LAGOS – The Academic Staff Union of Universities (ASUU) on Monday lauded the Federal Government’s upgrading of four colleges of education into universities of education, but added that it was belated.
A former ASUU President, Prof. Ukachukwu Awuzie, told the News Agency of Nigeria (NAN) in Lagos that the upgrading was long overdue.
NAN reports that the Federal Executive Council had on May 20 approved the conversion of four Federal Colleges of Education to universities.
President Goodluck Jonathan presided over the meeting.
The affected colleges of education include Adeyemi College of Education, Ondo; Federal College of Education, Zaria.
Also upgraded to universities are Federal College of Education, Kano, and the Alvan Ikoku College of Education Owerri.
According to the former ASUU chief, the purpose for converting the colleges at this period might not be realised with a few days to the end of the current administration.
“I think the upgrading of these colleges of education into universities is in order, as we indeed need more access.
“But I think it is coming a bit late for an administration that has just a few days to go.
“Such due cushion ought to have come earlier than now, so that the same government will be able to make budgetary allocations for its effective implementation.
“I do not want to believe that this development is to score some political point.
“Because we are all aware that this country had challenges of teacher production, and we do not seem to do anything about it so far.
“I would have thought that rather than keep establishing more universities at this point in time, all we need to do is seek means of improving on existing ones,” Awuzie said.
The don said, however, that the conversion of the colleges to universities was in order, as it was going to remove pressure from other universities.
He advised the government to seek means of making the teaching profession more glamorous.
The university lecturer said that the public had poor perception of the profession because of the poor attention being given to teaching and the teachers.
Awuzie said that for government to attract and encourage the youth to take to the teaching profession, it must ensure that the right environment for teaching and learning was created in such universities.
He said that the remuneration of the trainers of these teachers should also be reviewed upwardly, with up-to- date facilities put in place, to bring out the best in them.
According to him, this will serve as a model to young Nigerians who aspire to become teachers, rather than allowing them to see it as avenue of obtaining certificates to seek for jobs.
He said that converting more colleges to university status was not the ultimate.
:Rather, attention should be paid to the challenges that come with the proliferation and the unwarranted bureaucracies”, he said.
A former Minister of Education, Prof. Chinwe Obaji, also said that the development was in the right direction, adding that government must strive to match word with action.
According to her, for such universities to match its status, government must ensure that the right tools were in place.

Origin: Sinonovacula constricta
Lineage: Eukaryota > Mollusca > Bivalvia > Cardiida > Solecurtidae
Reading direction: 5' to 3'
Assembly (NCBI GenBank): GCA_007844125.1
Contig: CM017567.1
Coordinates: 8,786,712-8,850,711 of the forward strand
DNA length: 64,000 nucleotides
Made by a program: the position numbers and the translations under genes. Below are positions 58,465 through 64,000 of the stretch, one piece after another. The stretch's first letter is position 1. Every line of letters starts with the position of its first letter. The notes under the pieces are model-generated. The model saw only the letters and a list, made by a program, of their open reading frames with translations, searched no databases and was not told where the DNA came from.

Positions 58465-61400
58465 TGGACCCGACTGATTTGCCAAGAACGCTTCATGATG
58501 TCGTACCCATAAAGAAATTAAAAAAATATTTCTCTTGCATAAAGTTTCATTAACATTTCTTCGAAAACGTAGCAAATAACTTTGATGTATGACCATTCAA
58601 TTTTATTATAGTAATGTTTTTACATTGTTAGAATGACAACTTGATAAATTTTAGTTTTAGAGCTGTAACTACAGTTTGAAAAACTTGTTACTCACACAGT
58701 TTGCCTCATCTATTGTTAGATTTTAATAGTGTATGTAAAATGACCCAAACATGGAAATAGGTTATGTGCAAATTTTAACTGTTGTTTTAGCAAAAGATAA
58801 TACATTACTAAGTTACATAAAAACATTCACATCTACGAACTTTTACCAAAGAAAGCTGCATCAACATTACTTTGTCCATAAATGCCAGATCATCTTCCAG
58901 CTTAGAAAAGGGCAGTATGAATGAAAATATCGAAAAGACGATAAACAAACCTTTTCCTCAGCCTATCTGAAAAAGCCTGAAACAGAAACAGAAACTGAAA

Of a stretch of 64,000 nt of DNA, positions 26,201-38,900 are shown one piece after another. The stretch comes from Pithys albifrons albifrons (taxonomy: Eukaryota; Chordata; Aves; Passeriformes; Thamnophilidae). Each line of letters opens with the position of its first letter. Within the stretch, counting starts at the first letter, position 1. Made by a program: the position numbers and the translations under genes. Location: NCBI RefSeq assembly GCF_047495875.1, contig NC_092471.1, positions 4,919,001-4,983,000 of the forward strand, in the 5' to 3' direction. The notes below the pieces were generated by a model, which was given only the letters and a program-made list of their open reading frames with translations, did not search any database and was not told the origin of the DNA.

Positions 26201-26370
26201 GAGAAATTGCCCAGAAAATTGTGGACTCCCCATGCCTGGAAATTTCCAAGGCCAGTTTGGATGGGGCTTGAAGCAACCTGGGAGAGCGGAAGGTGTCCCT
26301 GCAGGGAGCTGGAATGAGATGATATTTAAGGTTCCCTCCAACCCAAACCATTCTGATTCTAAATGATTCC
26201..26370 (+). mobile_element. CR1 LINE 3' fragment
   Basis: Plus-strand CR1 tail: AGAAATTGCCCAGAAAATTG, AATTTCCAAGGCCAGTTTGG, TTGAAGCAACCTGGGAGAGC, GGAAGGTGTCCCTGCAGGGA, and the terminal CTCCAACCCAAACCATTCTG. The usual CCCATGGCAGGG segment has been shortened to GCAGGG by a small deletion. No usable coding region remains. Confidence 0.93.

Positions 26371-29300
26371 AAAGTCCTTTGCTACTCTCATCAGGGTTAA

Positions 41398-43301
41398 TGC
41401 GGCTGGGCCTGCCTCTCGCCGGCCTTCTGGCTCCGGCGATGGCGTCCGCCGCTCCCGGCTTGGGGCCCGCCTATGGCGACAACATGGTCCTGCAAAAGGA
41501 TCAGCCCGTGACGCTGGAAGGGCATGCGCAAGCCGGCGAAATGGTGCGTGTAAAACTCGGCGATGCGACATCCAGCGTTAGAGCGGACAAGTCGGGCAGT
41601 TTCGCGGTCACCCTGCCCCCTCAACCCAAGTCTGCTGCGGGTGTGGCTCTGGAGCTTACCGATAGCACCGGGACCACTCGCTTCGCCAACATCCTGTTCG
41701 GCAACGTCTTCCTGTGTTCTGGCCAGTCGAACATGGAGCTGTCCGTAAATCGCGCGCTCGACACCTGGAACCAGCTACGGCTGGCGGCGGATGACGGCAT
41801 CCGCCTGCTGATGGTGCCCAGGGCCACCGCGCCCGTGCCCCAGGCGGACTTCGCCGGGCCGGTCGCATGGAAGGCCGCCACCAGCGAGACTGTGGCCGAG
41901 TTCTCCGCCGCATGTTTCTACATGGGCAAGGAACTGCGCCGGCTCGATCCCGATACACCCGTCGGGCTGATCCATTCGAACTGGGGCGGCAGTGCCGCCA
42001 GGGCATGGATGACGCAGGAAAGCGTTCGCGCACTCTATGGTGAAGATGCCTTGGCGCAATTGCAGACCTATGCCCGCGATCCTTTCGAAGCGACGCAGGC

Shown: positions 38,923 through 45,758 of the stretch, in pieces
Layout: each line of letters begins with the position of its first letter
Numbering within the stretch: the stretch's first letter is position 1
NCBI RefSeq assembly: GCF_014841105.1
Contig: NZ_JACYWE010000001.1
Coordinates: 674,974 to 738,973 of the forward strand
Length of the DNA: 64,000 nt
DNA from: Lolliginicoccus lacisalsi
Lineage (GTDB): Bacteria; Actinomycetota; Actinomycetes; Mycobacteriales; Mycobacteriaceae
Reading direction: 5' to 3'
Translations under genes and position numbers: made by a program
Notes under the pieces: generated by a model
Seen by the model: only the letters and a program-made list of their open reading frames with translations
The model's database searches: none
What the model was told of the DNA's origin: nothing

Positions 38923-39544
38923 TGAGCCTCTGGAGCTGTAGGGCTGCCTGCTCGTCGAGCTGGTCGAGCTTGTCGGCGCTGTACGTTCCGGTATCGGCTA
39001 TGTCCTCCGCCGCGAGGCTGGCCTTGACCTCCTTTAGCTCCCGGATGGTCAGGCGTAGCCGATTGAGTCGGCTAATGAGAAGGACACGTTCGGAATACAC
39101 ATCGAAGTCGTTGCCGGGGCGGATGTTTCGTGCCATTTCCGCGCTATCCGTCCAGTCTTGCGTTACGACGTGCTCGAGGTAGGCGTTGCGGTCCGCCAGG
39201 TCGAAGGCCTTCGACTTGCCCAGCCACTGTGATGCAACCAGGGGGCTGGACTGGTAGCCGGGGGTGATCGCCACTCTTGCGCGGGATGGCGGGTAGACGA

“Government must ensure that qualified and adequate management members of staff are on ground, to manage such universities.
“We must also ensure that the Vice-Chancellors of the universities are also well qualified and are chosen on merit.
“There is also the need for us to also pay attention to the technology sector, by ensuring that technical education is taken seriously from the basic level, and encourage the children to be innovative,” she said.
Mr Samuel Akindele, a Lecturer at the Adeniran Ogunsanya College of Education, Ijanikin, Lagos, said that the upgrading of the colleges to universities was laudable.
Akindele said that the upgrade was understandable because the four colleges of education had been producing degree students while affiliated to other universities since the 90s.
According to him, the pronouncement will further strengthen the dichotomy between the university, polytechnics and colleges of education.
“Unfortunately in Nigeria, we do not treasure the products of colleges of education like their university counterparts.
“And that is the dilemma we have in our education system today,’’ he said.
Akindele, who was the National President, Colleges of Education Academic Staff Union (COEASU) from 1996 to 2000, said that the union had laid bare this proposal.
According to him, the colleges of education were demanding that they be licenced to award degree certificates.
“What we need is not the name; colleges of education should be treated as colleges of education and still produce degree students.
“But unfortunately, it is the name that is required in our country.
“If you go to Ghana, colleges of education produce degree students, likewise Western countries,’’ he said.
Akindele said that colleges of education in the states had the wherewithal to produce degree students.
“In 1999, I was oportuned to be at the Senate to present the statistics of the lecturers with PhD in the universities and in colleges of education.
“I got over 14 universities with lesser PhD holders than colleges of education.
“As at that time, Adeyemi College of Education, Ondo, had 62 PhD holders, Alvan Ikoku, Owerri, had 57 and Adeniran Ogunsanya College of Education, Ijanikin, had 47 PhD holders. (NAN)
you may also like: